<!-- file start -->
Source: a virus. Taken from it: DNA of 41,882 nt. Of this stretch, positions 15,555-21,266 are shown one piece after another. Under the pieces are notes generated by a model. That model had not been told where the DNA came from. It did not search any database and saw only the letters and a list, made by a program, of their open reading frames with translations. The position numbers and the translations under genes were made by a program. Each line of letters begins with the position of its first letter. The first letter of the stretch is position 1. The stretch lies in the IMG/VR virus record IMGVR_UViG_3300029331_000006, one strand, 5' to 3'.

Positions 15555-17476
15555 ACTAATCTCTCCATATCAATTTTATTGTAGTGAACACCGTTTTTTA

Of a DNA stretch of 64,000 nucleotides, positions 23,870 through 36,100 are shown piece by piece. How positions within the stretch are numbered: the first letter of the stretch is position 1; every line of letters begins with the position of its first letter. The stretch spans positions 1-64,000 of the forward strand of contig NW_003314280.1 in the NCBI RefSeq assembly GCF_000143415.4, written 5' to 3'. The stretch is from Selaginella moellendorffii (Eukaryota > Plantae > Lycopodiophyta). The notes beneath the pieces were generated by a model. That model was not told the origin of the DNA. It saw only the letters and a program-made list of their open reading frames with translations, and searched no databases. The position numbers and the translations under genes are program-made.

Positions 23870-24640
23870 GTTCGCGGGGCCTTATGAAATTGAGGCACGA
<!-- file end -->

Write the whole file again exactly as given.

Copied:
Source: a virus. Taken from it: DNA of 41,882 nt. Of this stretch, positions 15,555-21,266 are shown one piece after another. Under the pieces are notes generated by a model. That model had not been told where the DNA came from. It did not search any database and saw only the letters and a list, made by a program, of their open reading frames with translations. The position numbers and the translations under genes were made by a program. Each line of letters begins with the position of its first letter. The first letter of the stretch is position 1. The stretch lies in the IMG/VR virus record IMGVR_UViG_3300029331_000006, one strand, 5' to 3'.

Positions 15555-17476
15555 ACTAATCTCTCCATATCAATTTTATTGTAGTGAACACCGTTTTTTA

Of a DNA stretch of 64,000 nucleotides, positions 23,870 through 36,100 are shown piece by piece. How positions within the stretch are numbered: the first letter of the stretch is position 1; every line of letters begins with the position of its first letter. The stretch spans positions 1-64,000 of the forward strand of contig NW_003314280.1 in the NCBI RefSeq assembly GCF_000143415.4, written 5' to 3'. The stretch is from Selaginella moellendorffii (Eukaryota > Plantae > Lycopodiophyta). The notes beneath the pieces were generated by a model. That model was not told the origin of the DNA. It saw only the letters and a program-made list of their open reading frames with translations, and searched no databases. The position numbers and the translations under genes are program-made.

Positions 23870-24640
23870 GTTCGCGGGGCCTTATGAAATTGAGGCACGA